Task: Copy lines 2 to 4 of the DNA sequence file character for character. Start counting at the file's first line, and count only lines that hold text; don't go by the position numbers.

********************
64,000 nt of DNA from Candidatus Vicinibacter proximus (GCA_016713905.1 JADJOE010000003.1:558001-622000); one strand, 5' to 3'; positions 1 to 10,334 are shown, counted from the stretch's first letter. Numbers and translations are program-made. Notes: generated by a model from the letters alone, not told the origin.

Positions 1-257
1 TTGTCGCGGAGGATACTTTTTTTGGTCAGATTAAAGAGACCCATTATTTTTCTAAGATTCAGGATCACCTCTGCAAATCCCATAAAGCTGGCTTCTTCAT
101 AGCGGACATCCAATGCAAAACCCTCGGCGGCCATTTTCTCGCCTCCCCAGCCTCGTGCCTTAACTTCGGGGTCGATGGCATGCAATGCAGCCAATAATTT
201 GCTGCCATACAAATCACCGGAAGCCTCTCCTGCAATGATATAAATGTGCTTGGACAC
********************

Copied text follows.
Positions 1-257
1 TTGTCGCGGAGGATACTTTTTTTGGTCAGATTAAAGAGACCCATTATTTTTCTAAGATTCAGGATCACCTCTGCAAATCCCATAAAGCTGGCTTCTTCAT
101 AGCGGACATCCAATGCAAAACCCTCGGCGGCCATTTTCTCGCCTCCCCAGCCTCGTGCCTTAACTTCGGGGTCGATGGCATGCAATGCAGCCAATAATTT